The name nocturne was first applied to pieces in the 18th century, when it indicated an emsemble piece in several movements. Sometimes it carried the Italian language equivalent of nocturne, notturna, Wolfgang Amadeus Mozart's Serenata Notturna being one example. At this time, the piece was not necessarily evocative of the night, but might merely be intended for performance at night, much like a serenade.
In its more familiar form as a single-movement character piece usually written for solo piano, the nocturne was cultivated primarily in the 19th century. The first nocturnes to be written as such were by John Field, but the most famous exponent of the form was Frederic Chopin, who wrote 21 of them. Later composers to write nocturnes for the piano include Gabriel Fauré and Erik Satie.
Other examples of nocturnes include the one for orchestra from Felix Mendelssohn's incidental music for A Midsummer Night's Dream and the set of three for orchestra and female choir by Claude Debussy (who also wrote one for solo piano).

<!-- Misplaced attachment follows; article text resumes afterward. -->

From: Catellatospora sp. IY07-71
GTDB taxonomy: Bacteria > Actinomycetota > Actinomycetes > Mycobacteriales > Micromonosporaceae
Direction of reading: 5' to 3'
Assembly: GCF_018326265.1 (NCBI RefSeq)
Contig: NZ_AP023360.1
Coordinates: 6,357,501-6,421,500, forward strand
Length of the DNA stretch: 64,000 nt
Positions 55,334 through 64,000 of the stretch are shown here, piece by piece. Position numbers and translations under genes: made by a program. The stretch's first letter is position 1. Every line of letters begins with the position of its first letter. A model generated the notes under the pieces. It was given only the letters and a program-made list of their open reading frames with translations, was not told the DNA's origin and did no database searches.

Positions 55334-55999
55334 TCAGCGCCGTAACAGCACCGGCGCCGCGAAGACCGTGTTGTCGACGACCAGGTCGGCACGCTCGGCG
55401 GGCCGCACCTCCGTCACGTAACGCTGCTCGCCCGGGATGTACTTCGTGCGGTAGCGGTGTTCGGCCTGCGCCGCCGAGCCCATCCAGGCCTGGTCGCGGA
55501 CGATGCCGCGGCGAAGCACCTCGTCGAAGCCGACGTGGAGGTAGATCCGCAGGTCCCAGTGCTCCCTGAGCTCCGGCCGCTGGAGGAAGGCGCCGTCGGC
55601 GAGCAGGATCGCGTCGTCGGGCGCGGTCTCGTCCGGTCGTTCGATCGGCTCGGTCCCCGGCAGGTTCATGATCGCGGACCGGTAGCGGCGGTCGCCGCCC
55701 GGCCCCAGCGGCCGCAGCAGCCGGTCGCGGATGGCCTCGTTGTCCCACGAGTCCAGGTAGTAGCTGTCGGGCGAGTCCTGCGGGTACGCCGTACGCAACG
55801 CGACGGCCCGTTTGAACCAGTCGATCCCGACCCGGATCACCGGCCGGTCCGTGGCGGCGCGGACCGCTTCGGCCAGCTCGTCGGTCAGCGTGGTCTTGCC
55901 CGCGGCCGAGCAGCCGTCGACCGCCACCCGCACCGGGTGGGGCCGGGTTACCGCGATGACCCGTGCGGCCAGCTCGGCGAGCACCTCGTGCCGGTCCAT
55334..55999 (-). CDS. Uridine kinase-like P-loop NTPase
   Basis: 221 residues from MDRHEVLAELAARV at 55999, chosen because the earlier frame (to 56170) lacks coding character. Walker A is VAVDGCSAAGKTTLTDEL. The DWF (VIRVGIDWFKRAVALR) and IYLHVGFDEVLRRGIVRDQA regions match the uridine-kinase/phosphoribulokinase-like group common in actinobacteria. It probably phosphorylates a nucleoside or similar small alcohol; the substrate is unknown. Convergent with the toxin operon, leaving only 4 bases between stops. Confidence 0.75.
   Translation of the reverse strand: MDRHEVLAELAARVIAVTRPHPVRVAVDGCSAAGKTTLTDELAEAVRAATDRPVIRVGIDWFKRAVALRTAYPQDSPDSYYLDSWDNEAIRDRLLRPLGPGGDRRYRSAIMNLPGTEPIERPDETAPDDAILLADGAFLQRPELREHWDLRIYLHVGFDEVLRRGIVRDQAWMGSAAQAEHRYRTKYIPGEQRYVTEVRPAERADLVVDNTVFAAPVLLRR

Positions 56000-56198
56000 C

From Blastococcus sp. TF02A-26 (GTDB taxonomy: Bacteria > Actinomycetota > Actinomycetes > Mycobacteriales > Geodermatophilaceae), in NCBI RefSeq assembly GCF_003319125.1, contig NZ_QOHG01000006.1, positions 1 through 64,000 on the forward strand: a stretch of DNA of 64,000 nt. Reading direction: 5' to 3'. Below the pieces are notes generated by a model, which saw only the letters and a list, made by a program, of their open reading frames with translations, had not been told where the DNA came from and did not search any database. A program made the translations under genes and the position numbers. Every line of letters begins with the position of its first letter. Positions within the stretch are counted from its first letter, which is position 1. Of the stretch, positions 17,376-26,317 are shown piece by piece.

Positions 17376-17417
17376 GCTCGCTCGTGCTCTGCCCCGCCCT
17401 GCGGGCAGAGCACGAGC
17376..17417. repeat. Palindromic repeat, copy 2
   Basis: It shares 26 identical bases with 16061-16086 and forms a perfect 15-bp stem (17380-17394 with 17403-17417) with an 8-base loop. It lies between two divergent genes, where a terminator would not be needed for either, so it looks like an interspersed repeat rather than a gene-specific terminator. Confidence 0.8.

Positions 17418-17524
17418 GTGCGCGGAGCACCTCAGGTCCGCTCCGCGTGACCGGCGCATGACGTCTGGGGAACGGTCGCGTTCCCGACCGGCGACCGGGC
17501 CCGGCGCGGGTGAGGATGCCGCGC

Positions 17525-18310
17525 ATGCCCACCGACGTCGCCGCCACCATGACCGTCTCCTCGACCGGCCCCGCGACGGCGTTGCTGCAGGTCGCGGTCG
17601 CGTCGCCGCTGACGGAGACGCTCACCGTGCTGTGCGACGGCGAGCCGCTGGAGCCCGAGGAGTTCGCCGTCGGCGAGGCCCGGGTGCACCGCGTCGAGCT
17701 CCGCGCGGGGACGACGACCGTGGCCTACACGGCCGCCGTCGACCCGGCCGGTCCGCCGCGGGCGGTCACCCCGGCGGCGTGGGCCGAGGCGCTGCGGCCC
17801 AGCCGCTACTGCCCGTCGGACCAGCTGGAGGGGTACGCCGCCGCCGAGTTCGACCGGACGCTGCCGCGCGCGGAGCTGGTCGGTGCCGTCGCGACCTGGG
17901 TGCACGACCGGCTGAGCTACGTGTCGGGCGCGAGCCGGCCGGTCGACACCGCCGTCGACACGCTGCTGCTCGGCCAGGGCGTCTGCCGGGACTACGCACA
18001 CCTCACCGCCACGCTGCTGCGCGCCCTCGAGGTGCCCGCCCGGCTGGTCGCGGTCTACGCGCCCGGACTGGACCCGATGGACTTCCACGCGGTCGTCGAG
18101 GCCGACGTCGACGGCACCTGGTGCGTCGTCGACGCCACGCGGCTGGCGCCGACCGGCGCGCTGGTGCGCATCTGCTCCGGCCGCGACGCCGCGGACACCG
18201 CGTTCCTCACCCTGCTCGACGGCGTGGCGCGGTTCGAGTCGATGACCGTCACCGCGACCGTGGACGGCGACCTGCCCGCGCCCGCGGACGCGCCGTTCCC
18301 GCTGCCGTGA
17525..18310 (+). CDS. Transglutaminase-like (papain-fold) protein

The first movement of Ludwig van Beethoven's Moonlight Sonata has also been considered a nocturne (certainly, Ludwig Rellstab, who gave the piece its nickname, thought it evocative of the night), although Beethoven did not describe it as one.
Nocturnes are generally thought of as being tranquil, often expressive and lyrical, and sometimes rather gloomy, but in practice pieces with the name nocturne have conveyed a variety of moods: the second of Debussy's orchestral Nocturnes, "Fêtes", for example, is very lively.
The word was later used by James McNeill Whistler in the title of a number of his paintings. A number of other artists followed suit.
See also: Nocturne (album), an album by Siouxsie and the Banshees